The Loyola Marymount Lions took many softball fans by surprise in 2018, nearly upsetting a years-long dynasty by Brigham Young University in the West Coast Conference. Despite failing to emerge ultimately victorious, LMU gave the Cougars from Provo a run for their money, with the conference title – and automatic NCAA tournament berth – coming down to the teams’ head-to-head series.
“We were really young,” head coach Sami Strinz-Ward said after the season. “Even though we had a mix of some seniors that started for us, we had anywhere from four to six freshman in our starting lineup all season, as well. I think it was a really good year for us in terms of growth and building.”
Despite falling just short of reaching the NCAA tournament, LMU accepted an invitation to participate in the NISC postseason tournament. The National Invitational Softball Championship, put on by Triple Crown Sports, included seventeen participating teams from across the nation. The Lions advanced through the tournament’s regional round and hosted the NISC championship round, ultimately emerging as the tournament champions, the first postseason championship in program history.
“I think [the season]was really capped off by having the opportunity to play in the postseason tournament, and winning it, as well,” Strinz-Ward said.
Loyola Marymount is one of three Division I universities and one of just two D1 softball programs in Los Angeles. Sporting a decidedly-lower profile than the Bruins of UCLA and even the University of Southern California – which does not sponsor softball – it can sometimes be difficult to gain a share of the spotlight.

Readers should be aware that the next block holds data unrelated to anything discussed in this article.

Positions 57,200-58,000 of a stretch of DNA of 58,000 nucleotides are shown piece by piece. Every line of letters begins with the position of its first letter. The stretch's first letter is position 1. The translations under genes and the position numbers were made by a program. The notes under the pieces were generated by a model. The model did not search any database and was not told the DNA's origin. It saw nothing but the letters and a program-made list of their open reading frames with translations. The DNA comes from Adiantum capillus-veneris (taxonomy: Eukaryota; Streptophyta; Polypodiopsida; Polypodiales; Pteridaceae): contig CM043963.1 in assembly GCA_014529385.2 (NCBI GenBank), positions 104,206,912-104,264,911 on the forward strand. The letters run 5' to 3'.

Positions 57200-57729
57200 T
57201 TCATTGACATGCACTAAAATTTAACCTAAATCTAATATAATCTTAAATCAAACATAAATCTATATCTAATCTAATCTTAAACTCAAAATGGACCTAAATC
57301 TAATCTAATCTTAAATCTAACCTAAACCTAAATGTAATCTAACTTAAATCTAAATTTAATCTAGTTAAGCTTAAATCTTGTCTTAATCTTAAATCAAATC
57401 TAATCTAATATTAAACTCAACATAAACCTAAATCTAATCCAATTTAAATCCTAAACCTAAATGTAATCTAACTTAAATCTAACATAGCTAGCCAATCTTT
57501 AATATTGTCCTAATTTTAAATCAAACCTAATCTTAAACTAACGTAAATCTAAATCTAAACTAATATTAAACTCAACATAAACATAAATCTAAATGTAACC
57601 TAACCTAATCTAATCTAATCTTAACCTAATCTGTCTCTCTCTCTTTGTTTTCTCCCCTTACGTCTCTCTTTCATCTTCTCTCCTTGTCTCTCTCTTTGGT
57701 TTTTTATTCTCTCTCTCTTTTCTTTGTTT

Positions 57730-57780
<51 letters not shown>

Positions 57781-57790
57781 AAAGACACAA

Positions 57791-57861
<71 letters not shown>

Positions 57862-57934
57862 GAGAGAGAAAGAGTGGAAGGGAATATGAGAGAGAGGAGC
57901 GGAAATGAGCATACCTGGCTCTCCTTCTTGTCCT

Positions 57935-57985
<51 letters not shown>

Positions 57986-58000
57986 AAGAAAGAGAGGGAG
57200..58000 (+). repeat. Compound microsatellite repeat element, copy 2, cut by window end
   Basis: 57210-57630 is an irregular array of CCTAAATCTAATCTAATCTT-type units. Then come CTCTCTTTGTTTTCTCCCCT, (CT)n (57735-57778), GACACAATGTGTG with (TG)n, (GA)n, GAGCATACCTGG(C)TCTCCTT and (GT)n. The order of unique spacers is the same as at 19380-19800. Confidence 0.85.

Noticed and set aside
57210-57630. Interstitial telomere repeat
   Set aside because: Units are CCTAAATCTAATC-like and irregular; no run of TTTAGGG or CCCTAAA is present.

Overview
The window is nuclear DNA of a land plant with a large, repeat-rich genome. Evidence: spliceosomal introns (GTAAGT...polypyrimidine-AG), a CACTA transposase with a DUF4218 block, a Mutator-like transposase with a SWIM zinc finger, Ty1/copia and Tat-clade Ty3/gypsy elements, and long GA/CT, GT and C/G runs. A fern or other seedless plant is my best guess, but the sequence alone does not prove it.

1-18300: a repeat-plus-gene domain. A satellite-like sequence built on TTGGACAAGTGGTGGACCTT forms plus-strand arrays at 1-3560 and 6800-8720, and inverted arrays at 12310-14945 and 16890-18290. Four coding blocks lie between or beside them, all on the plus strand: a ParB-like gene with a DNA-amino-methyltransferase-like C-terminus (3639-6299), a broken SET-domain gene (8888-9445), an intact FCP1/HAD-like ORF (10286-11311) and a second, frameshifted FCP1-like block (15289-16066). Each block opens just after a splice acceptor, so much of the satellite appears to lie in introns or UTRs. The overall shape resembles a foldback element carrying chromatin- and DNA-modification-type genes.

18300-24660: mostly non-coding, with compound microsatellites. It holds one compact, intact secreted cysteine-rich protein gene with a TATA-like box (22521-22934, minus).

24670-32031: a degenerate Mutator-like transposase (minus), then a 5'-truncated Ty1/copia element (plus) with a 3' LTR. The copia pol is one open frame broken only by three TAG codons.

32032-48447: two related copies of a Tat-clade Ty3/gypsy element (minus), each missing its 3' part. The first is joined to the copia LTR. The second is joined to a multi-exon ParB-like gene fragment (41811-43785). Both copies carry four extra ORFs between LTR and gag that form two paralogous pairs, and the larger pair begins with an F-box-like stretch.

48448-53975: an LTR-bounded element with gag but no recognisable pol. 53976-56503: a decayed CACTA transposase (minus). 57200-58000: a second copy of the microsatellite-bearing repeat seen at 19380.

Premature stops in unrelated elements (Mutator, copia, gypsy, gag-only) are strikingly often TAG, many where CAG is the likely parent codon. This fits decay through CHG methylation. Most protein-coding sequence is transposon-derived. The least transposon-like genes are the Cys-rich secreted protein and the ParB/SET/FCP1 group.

“We’re a small school, so we don’t get a lot of love, but then it’s our job to give people something to talk about,” Strinz-Ward added.
The Lions will enter the 2019 season with a decidedly different look than their NISC-championship team of 2018, having lost six seniors, including four regular starters. The departed group’s impact was not felt only on the field, either, according to Strinz-Ward.
“Our senior left fielder Brooke Christensen was the heart and soul of our team,” Strinz-Ward said. Praising the group of departed seniors, the Lions’ coach added of Christensen individually, “To define a great leader, she would say what needed to be said when it needed to be said, and she was unafraid of ruffling feathers, which is exactly what [our]young team needed.”
The Lions will be a young team again in 2019, but Strinz-Ward said that her squad’s youth will not stop them from aiming for high goals. “We may be young, but some of our young players got to experience the postseason this year and will carry that with them,” she said. “I think we will be able to make some noise and maybe surprise some people this year.”
Loyola Marymount committed to Strinz-Ward for the long-term this summer with a contract extension through the 2021 season.